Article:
Should vaccines be made available for free for all so as to quickly reach herd immunity and stop the pandemic? Or can a portion of the vaccines be sold even as they are available for free for people? 

I think vaccines should be free if national public health policy is to use vaccines to prevent disease and transmission. Initially, I assume vaccines should be prioritised for groups as identified by the government, which might mean that all vaccines are only available in the public sector, at least when supplies are limited. 

However, there have been discussions in the media about the government allowing companies to purchase vaccines to maintain business continuity. If that is the case, the percentage of doses that will be diverted, at what time and what cost should be available for the sake of transparency. And if that happens, it may be argued that such diversion should not be restricted to companies alone, which are a small percentage of employers in the country, but also for other groups that might be willing to pay for vaccines in order to maintain their functions — for example, what if temples want to vaccinate their priests and other staff, is that less important than companies? Of course, any vaccines being diverted at a time when supply is limited deprives priority groups, so perhaps another way to think about this, is that certain types of vaccines that are unsuitable for public programmes in India because of expense or cold chain requirements, might be opened up for purchase by companies, organisations and individuals as a premium product.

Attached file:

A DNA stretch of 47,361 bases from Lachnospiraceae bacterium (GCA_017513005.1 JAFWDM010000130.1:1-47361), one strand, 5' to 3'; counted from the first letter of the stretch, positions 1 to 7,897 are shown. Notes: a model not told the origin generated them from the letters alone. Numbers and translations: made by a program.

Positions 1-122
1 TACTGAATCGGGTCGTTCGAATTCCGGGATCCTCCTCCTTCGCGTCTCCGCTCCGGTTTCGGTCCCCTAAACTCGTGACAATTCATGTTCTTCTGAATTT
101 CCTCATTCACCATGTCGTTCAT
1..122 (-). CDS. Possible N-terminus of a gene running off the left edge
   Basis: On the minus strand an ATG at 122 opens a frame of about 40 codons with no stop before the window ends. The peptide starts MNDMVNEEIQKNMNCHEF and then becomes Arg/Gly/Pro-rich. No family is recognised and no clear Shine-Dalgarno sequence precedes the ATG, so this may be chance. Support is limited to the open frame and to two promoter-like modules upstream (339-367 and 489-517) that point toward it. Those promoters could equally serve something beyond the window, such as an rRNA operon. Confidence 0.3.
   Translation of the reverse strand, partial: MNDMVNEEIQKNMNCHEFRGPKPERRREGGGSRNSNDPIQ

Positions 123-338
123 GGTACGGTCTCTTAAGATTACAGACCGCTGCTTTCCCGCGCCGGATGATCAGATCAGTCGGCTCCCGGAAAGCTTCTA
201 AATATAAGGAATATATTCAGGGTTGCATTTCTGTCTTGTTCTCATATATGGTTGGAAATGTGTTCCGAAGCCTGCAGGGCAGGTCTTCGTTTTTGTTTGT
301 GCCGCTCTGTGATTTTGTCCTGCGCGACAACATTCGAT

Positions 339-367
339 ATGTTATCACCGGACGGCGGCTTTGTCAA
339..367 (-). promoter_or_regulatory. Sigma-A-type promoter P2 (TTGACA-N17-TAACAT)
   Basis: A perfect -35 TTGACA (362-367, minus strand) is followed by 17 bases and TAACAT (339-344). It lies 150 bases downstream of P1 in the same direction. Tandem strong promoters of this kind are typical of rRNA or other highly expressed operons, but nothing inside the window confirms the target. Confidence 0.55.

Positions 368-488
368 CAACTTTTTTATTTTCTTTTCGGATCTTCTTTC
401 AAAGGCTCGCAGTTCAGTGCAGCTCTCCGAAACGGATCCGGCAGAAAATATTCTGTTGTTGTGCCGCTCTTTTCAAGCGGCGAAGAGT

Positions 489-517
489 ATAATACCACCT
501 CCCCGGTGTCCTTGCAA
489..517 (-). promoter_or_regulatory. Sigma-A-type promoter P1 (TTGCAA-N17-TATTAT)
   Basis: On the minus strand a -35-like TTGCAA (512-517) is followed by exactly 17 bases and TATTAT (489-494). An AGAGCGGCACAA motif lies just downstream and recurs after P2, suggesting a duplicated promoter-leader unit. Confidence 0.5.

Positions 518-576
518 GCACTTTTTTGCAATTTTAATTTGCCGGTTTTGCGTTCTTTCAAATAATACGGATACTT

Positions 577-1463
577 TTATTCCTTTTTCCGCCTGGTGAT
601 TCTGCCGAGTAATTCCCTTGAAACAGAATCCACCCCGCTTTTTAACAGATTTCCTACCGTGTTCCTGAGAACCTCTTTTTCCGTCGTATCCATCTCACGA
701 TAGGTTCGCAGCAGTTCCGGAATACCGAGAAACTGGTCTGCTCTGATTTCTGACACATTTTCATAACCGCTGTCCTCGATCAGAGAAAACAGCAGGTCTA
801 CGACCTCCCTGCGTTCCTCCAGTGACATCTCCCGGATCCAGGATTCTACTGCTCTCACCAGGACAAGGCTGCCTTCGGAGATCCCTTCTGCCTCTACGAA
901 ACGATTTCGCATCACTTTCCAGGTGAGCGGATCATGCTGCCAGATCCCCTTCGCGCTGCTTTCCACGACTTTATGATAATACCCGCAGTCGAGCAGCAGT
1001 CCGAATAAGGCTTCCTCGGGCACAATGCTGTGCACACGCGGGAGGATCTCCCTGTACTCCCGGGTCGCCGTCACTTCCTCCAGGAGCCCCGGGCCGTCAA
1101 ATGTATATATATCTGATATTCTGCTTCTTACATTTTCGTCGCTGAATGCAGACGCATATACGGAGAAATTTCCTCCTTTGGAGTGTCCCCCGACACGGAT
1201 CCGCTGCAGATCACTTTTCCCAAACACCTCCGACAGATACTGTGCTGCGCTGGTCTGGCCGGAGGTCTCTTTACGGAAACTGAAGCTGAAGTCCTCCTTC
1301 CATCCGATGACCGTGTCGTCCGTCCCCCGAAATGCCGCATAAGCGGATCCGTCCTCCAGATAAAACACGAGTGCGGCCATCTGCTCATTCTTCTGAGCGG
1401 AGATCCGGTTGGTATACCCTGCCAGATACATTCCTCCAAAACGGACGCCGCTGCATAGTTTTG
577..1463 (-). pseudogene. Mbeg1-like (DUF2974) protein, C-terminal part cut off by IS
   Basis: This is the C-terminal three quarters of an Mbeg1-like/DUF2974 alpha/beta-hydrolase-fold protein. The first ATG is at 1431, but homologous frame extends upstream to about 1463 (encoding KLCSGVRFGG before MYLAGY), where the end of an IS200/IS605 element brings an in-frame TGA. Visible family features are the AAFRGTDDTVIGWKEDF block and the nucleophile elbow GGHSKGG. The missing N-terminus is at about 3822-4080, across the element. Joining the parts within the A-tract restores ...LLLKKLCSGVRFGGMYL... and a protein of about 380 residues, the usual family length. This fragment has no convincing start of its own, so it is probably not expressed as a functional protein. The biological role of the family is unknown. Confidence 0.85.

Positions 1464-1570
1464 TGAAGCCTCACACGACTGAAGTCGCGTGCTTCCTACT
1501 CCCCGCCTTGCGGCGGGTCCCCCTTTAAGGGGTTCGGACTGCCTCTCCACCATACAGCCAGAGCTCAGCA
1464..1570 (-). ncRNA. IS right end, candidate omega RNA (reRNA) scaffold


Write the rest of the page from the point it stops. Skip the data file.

All this is ethically contentious, and needs discussion. There are no easy decisions or choices.

Published in The Hindu on November 7, 2020